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Joshua Ramos poses at his high school graduation.

COUDERSPORT — The preliminary hearing for the three Galeton residents accused of the murder of 19-year-old Joshua Ramos was held on Friday, Aug. 14. Two witnesses testified over the course of 6.5 hours in the Potter County Courthouse, with Galeton Magisterial District Judge Chris Kalacinski presiding over the case.

New charges were brought against the co-defendants during the hearing, and the date of the murder was established as March 29. Felicia A. Cary, 33, and Kyle N. Moore, 29, both of Galeton, were charged with (H1) murder of the first degree, (F1) murder of the third degree, (H1) criminal conspiracy engaging — conspiracy, (H2) murder of the second degree, (M2) tampering with or fabricating physical evidence and (F1) kidnapping to inflict injury or terror, for the murder of Ramos.

Krysten L. Crosby, 21, also of Galeton, was charged with the same, but with criminal conspiracy engaging — murder of the first degree, rather than murder of the first degree. Kalacinski said the commonwealth provided more than enough evidence and sent the case to the Court of Common Pleas.

Potter County District Attorney Andy Watson had two witnesses, Trooper Kyle A. Wagner and Darley William “Billy” Fuller (Cary’s uncle), who testified as to what happened on March 29, and why. Billy Fuller went to police with information months after the murder occurred. He spoke with Wagner, who made the arrests and formal interviews.

Wagner, of the Pennsylvania State Police Coudersport barracks, said he thought the motive was a two-part process.

Wagner testified that Crosby said Ramos asked her for sex while she was folding laundry days before the murder. She said no and Ramos pushed her into a door frame, causing her to hit her head. They later had sex; Wagner said he asked if he sexually assaulted her, to which she replied, “No, no, I could have said ‘no’ but it’s easier to keep the peace because there are kids in the home.”

This, Wagner said, was the motive for the assault that took place prior to the murder on March 29. Crosby accused Ramos of abusing her, and Cary and Moore began assaulting him. The three defendants beat Ramos for 15-20 minutes, Billy Fuller testified, and his son, Wyatt Fuller, 21, joined at one point. At Cary’s request, Billy Fuller said he videotaped part of the assault on his phone. He later testified that he factory reset his phone because “he didn’t want that s**t on it.”

Wagner said the motive for the homicide was the fear that Ramos would report the assault to law enforcement. Billy Fuller drove Cary, Crosby, Moore and Ramos to Ole Bull State Park, because the three defendants wanted to bring Ramos to the woods to release him, Billy Fuller said. He decided on Ole Bull because he knew the area well and thought Ramos would be able to find his way out to get help.

Once at Ole Bull, Billy Fuller remained in the car and the defendants attempted to get Ramos up a bank, and later down the other side. Moore became worried about being caught on trail cameras, he said. Wagner stated during his testimony that if they were truly just trying to release Ramos, they would have no reason to be concerned about trail cameras.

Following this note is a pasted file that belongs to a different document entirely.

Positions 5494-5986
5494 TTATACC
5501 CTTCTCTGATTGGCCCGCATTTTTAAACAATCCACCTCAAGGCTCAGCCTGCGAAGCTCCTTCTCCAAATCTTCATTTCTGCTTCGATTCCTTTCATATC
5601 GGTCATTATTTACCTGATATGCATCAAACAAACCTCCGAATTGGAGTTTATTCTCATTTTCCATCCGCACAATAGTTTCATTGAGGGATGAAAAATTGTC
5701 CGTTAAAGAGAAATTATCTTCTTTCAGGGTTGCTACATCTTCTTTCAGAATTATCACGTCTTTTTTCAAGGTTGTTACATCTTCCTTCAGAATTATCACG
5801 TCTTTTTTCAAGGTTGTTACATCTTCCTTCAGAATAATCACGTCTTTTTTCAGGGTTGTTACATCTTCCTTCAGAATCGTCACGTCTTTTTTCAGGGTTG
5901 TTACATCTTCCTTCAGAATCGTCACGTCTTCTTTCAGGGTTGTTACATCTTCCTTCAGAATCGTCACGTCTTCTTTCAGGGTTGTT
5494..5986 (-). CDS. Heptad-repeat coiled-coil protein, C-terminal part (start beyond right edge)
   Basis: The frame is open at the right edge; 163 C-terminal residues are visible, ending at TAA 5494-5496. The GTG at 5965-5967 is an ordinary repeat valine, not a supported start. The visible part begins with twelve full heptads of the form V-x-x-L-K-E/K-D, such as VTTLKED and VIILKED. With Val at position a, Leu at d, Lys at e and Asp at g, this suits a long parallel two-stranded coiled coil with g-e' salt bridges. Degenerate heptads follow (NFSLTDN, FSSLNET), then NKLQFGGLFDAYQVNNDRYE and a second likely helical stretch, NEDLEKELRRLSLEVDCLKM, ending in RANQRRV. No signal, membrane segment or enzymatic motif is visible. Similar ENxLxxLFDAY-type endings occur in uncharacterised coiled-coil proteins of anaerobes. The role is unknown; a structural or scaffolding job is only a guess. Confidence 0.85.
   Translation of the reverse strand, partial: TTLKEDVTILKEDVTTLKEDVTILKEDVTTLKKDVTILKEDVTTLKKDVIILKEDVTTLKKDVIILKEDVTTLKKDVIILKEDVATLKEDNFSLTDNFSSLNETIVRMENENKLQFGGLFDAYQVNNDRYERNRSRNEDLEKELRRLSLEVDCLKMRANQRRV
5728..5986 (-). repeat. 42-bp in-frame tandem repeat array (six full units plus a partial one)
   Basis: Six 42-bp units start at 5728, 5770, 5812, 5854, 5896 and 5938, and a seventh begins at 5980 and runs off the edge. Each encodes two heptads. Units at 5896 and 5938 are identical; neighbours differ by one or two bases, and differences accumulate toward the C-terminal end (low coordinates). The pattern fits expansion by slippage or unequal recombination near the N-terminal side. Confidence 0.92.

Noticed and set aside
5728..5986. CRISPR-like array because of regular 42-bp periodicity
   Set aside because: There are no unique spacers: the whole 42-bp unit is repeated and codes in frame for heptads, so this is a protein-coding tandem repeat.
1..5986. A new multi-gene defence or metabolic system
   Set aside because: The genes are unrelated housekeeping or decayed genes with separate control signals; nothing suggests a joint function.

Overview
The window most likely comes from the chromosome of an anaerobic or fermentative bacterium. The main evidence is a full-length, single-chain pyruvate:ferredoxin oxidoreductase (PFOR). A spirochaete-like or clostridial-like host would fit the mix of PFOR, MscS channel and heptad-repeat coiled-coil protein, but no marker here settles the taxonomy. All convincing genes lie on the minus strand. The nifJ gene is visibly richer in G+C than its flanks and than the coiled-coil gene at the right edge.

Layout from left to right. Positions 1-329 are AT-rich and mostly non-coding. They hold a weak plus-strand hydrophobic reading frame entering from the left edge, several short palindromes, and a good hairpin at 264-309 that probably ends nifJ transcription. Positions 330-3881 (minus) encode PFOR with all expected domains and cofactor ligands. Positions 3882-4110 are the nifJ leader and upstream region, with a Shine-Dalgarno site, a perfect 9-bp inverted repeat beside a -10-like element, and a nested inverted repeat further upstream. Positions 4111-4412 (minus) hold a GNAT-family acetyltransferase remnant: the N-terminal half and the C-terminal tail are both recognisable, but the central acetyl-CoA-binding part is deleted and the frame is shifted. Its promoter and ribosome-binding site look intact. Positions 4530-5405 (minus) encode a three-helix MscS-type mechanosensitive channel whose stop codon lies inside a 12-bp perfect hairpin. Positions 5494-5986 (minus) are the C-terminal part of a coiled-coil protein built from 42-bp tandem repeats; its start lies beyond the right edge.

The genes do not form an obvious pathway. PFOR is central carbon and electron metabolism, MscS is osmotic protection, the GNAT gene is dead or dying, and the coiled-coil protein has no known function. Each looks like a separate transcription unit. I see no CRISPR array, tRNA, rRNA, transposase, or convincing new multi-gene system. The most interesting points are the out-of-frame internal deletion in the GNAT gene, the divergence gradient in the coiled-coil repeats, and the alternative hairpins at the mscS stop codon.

Billy Fuller then drove toward Harrison Valley, again at Cary’s request, he said, and was stopped by Westfield Borough Police Officer Milfred Catherman for a loud exhaust. Fuller said he was threatened by Moore, who said he had a knife, so he “stayed cool” and did not tell the officer he feared for his life, or that Ramos was in the back, now covered by a blanket.

Wagner testified that Crosby told him Moore had a knife and Cary had a gun in the car. He said Crosby said Cary told her if she said anything to the police officer, she and the officer would be killed. Wagner said a gun was never found and there’s no indication that Cary has one.

Billy Fuller drove toward Harrison Township, where the three defendants and Ramos got out and disappeared into a “thicket.” Billy Fuller said he didn’t leave to get help either time when the co-defendants left him alone in the van because of “fear they’d find me.”

Wagner testified that Crosby said they let Ramos go, but at some point became concerned he would report them to police. Crosby got jumper cables out of Billy Fuller’s van, at Cary’s request. She told Wagner they tied him up and Moore struck him with a large rock because he was trying to get away (he said the evidence does not support the latter). She also told him after she went to the vehicle, Moore stabbed Ramos six times. During Moore’s interview, he told Wagner that Crosby did the stabbing.

A set of skinning knives that appeared to have blood droplets on them were sent to a lab, but the DNA results and whether it was human or animal blood were not available at the time of the preliminary hearing.

The cause of death has not been established.

The physical evidence supports that Ramos was choked with the jumper cables, as a picture shows the cables wrapped around his neck at least three times, Wagner said. Based on a brief synopsis sent by a doctor who specializes in this, Wagner read that there was sharp force trauma in Ramos’ ribs, side and head, seven knife impacts, and blunt force trauma. In Watson’s closing, he said though it’s unclear who did the stabbing, the evidence that supports Ramos was choked is clear.

Other evidence gathered includes blood, DNA samples and electronic evidence, clothes and Moore’s boots, cell phones and the van that Billy Fuller drove.

Billy Fuller also testified he thought all three co-defendants had done crystal meth that day. Crosby told Wagner Moore and Cary were “doing rounds,” but that she was the only one sober.